ATMORE, Ala. — When Gene Chizik fell, he fell hard at Auburn.
Two years removed from winning a national championship, he went winless in the SEC and was fired in December 2012. The quick pull of the plug has, fairly or not, cast a shadow on fourth-year coach Gus Malzahn as he tries to right a ship that has been headed south since he led the Tigers to a national runner-up finish in 2013.
Things are not dire at Auburn, but losing nine of its last 11 SEC games certainly doesn’t build confidence. The perception is Auburn administrators could easily make a quick decision and look for a new coach if things spiral out of control again — all because of Chizik’s firing four years ago. Athletics director Jay Jacobs tried to quiet that talk by providing Malzahn a one-year extension through the 2020 season on April 1.
On Tuesday, Jacobs spoke more about the perception of the program after Chizik’s firing and whether he would pull the plug again if the team disappoints in 2016.
“This entire league is about winning, but right now what we need is stability,” Jacobs said outside the Escambia County Auburn Club. “We need somebody here who stands for the right things like Gus does, the best offensive mind in the nation, taken us to two national championships — which very few in this league can say that’s happened to them; only two, I believe. So that’s what it’s about. It’s not about perception. It’s not about what the past is; it’s about what we need right now moving forward. We need him to be our coach for a long time, and we’re going to provide him with the resources to get that done. We’ve got to produce on the field.”
Again, there’s the caveat: Auburn has to win on the field.
Chizik was fired 17 months after receiving a new contract worth $3.5 million per year. Malzahn’s deal calls for $4.75 million per year through July 2020. Chizik’s firing came after a historical fall from grace in 2012. No team had lost as many games (9) within two years of winning a national title since the Associated Press poll launched in 1936.
Auburn has yet to have a losing season under Malzahn, whose last sub-.500 season was in 1992 as a small-town high school coach in Arkansas. The Tigers, however, barely managed an overtime win against FCS foe Jacksonville State last season and avoided a losing record by beating Memphis, 31-10, in the Birmingham Bowl.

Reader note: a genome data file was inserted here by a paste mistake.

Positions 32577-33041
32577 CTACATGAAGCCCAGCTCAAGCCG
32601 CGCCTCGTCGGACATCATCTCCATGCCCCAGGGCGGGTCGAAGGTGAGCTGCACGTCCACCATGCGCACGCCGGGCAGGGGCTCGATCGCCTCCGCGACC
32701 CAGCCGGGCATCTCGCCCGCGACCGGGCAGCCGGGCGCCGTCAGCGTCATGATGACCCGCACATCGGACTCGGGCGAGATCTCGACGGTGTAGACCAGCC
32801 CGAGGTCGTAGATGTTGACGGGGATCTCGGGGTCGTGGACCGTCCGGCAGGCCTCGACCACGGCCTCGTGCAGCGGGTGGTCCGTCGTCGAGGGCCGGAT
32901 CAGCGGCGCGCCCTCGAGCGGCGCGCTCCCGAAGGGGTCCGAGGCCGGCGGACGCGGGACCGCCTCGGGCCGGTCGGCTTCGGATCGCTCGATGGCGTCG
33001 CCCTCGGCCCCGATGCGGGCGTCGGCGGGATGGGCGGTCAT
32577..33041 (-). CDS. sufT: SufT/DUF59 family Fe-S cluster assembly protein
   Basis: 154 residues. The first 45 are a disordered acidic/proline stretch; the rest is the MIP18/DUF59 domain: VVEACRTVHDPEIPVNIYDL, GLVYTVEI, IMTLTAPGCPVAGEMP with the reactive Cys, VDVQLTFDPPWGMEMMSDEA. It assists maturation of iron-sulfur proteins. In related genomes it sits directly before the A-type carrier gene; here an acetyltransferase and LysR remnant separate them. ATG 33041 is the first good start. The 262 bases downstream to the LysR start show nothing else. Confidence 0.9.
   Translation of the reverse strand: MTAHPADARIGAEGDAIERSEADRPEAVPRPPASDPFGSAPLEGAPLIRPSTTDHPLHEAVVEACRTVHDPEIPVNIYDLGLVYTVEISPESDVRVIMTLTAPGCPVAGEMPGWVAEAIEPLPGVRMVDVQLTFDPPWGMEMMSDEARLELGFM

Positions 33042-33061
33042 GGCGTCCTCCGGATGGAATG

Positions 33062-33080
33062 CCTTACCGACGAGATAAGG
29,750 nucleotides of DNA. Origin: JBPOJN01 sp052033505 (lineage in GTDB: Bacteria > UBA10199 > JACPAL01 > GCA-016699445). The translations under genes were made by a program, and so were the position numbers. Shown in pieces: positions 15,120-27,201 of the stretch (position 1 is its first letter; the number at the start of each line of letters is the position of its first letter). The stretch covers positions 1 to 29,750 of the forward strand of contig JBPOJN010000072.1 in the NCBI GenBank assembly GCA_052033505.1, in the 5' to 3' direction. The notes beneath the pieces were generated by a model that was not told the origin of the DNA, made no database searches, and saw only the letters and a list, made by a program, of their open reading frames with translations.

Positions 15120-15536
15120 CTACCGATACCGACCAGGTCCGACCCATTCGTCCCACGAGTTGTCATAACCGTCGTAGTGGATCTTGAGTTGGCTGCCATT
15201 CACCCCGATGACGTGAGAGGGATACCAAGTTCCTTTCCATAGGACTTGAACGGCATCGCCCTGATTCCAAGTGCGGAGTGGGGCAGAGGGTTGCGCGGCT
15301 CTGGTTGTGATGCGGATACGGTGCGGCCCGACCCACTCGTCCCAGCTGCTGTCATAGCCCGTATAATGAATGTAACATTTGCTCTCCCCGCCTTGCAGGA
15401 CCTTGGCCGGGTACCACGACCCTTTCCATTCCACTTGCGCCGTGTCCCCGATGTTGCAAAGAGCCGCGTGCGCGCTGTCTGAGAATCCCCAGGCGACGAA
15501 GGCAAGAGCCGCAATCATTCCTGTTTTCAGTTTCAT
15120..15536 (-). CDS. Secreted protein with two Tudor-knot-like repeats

Malzahn is 27-13 in three seasons as the Tigers’ coach and has won only six SEC games since going 7-1 in the conference in 2013. Auburn was 12-2 in 2013 and fell 13 seconds short of winning a national title against Florida State at the Rose Bowl.
“He’s our guy,” Jacobs said. “We need stability at Auburn, and so we’re counting on him to get it done. We’re going to give him the resources that are necessary to get it done, and now he has the confidence that he’s going to be here, so that’s helpful in any business, particularly coaching, and he’s got a great staff with nine assistant coaches that he’s very comfortable with. We’re going to support him at the highest level. We’ve got to win ballgames, we know that, but at the same time we’re going to do it the right way, the Auburn way, and make sure that our student-athletes have a great experience and that our fans are proud of how our student-athletes behave every day. That doesn’t mean we’re not going to have mistakes; they’re 18-22 year olds and we certainly all look at you guys and know you’ve made mistakes along the way, just as I have, but at the same time we’re going to represent them the right way.”